Creating Documents that Don't Use Embedded Fonts

by Allen Wyatt
(last updated February 27, 2021)

Roy works for a legal firm, and he needs to file documents regularly with various clerks' offices. One particular office requires that only documents containing "non-embedded fonts" can be filed. The documents Roy files are PDFs created from Word documents, and he cannot seem to find a way to make sure that the documents contain only non-embedded fonts.

Word has a configuration setting that controls whether fonts are embedded in the document or not. If you want to make sure that a PDF file contains no embedded fonts, then try following these steps:

  1. Display the Word Options dialog box. (In Word 2007 click the Office button and then click Word Options. In Word 2010 or a later version display the File tab of the ribbon and then click Options.)
  2. At the left of the dialog box click Save. (See Figure 1.)
  3. Figure 1. The Save options in the Word Options dialog box.

  4. Make sure the Embed Fonts In the File check box is cleared.
  5. Click OK to dismiss the Word Options dialog box.
  6. Press F12 to display the Save As dialog box.
  7. Using the controls in the dialog box, save the file using a name different than the original document name. (You want to save the document as an actual Word document, not in any other format.)
  8. Exit and restart Word.
  9. Load the document you saved in step 6.
  10. Create your PDF file as you normally would.

At this point, the PDF file should not contain any embedded fonts. This works because the Word file on which the PDF is based—the one you created using the Save As command in steps 5-6—does not contain any embedded fonts.

If, for some reason, the PDF does still contain embedded fonts, then it is very possible that whatever PDF creation process you are using is adding them. If you use the Save As approach, in Word, to create the PDF file, then you should not have a problem. You also should not have a problem if you use Adobe Acrobat to create your PDF file. If you are using a different method for creating the PDF file, then you will need to test that method to see if it is doing something squirrely with the fonts.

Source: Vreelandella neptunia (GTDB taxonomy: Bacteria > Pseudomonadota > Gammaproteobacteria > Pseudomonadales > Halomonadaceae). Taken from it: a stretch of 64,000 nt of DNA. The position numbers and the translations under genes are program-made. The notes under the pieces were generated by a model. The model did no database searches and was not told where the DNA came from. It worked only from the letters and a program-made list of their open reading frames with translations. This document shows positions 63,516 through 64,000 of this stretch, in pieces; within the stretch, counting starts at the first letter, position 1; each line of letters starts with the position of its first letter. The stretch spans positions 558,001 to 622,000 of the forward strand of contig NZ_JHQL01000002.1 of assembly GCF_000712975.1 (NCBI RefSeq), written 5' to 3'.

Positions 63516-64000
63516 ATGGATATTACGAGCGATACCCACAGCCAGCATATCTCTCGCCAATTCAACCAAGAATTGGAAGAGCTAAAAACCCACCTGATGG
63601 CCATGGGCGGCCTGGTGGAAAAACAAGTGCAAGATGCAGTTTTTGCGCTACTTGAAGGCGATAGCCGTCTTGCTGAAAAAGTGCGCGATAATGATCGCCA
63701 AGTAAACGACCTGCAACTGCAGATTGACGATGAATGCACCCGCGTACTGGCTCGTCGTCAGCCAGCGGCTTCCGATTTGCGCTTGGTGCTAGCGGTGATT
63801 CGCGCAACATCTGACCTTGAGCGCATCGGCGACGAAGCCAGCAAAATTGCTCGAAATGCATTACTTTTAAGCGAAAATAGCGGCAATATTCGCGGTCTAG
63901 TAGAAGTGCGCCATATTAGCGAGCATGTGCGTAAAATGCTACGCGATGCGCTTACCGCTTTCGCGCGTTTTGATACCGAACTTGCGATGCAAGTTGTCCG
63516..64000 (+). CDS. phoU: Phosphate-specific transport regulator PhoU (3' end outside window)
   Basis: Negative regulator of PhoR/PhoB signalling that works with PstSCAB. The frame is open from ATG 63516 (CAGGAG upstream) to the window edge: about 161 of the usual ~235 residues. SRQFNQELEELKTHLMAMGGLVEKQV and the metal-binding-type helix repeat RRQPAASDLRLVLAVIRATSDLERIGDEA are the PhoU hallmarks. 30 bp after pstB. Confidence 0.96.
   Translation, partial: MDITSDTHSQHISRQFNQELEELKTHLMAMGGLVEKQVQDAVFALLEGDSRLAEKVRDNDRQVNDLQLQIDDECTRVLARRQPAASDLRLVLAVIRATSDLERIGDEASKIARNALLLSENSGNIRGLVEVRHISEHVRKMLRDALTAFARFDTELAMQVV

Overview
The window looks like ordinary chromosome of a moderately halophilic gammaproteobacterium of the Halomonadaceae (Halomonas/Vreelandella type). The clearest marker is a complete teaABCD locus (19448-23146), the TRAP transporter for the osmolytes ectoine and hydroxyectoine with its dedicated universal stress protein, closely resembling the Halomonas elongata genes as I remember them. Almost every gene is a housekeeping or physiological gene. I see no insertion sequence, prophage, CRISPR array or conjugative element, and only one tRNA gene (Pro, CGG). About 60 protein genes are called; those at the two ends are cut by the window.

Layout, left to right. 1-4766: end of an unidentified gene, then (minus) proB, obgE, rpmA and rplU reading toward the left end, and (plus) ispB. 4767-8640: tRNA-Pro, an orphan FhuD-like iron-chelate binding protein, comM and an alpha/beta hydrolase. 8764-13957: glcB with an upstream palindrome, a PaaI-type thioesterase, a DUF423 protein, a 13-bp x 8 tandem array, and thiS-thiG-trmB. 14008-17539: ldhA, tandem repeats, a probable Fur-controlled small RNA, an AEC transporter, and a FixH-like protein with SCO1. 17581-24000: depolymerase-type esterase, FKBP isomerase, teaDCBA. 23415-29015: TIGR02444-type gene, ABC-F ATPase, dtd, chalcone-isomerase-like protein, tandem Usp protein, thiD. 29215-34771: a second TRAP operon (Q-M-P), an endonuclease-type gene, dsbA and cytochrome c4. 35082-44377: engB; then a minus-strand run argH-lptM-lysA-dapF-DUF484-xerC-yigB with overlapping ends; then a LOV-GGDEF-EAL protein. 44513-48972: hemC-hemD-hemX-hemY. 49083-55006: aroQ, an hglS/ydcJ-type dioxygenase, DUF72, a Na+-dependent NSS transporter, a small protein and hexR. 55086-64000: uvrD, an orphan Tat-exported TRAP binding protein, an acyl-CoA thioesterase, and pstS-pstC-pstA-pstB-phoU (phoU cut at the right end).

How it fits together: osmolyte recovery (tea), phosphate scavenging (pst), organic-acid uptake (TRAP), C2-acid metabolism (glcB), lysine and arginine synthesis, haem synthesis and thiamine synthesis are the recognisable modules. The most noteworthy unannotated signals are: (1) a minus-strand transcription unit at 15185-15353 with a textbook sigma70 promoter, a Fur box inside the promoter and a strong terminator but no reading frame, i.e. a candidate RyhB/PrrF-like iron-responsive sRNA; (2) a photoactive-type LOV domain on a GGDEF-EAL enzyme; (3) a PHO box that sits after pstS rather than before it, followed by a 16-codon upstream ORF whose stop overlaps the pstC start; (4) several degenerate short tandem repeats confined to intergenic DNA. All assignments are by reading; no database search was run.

You should also check to make sure your document doesn't use any fonts may possible need to be embedded. This means you should check to make sure your document uses only "plain vanilla" Microsoft fonts, such as Times New Roman, Arial, Calibri, etc. These would never be embedded with a document because Microsoft assumes they are always available. It is only other fonts—ones you may have installed on your system—that would possibly be embedded.

Finally, one drastic step you can take is to create your PDF file and then open it in a program designed to allow editing of PDFs, such as Adobe Acrobat. You can then use the capabilities of that program to save the PDF as an "image only" file. This, essentially, means that your PDF will contain nothing but pictures of each page with absolutely no font information at all.

WordTips is your source for cost-effective Microsoft Word training. (Microsoft Word is the most popular word processing software in the world.) This tip (13827) applies to Microsoft Word 2007, 2010, 2013, 2016, 2019, and Word in Office 365.

Author Bio

Allen Wyatt

With more than 50 non-fiction books and numerous magazine articles to his credit, Allen Wyatt is an internationally recognized author. He is president of Sharon Parq Associates, a computer and publishing services company. ...


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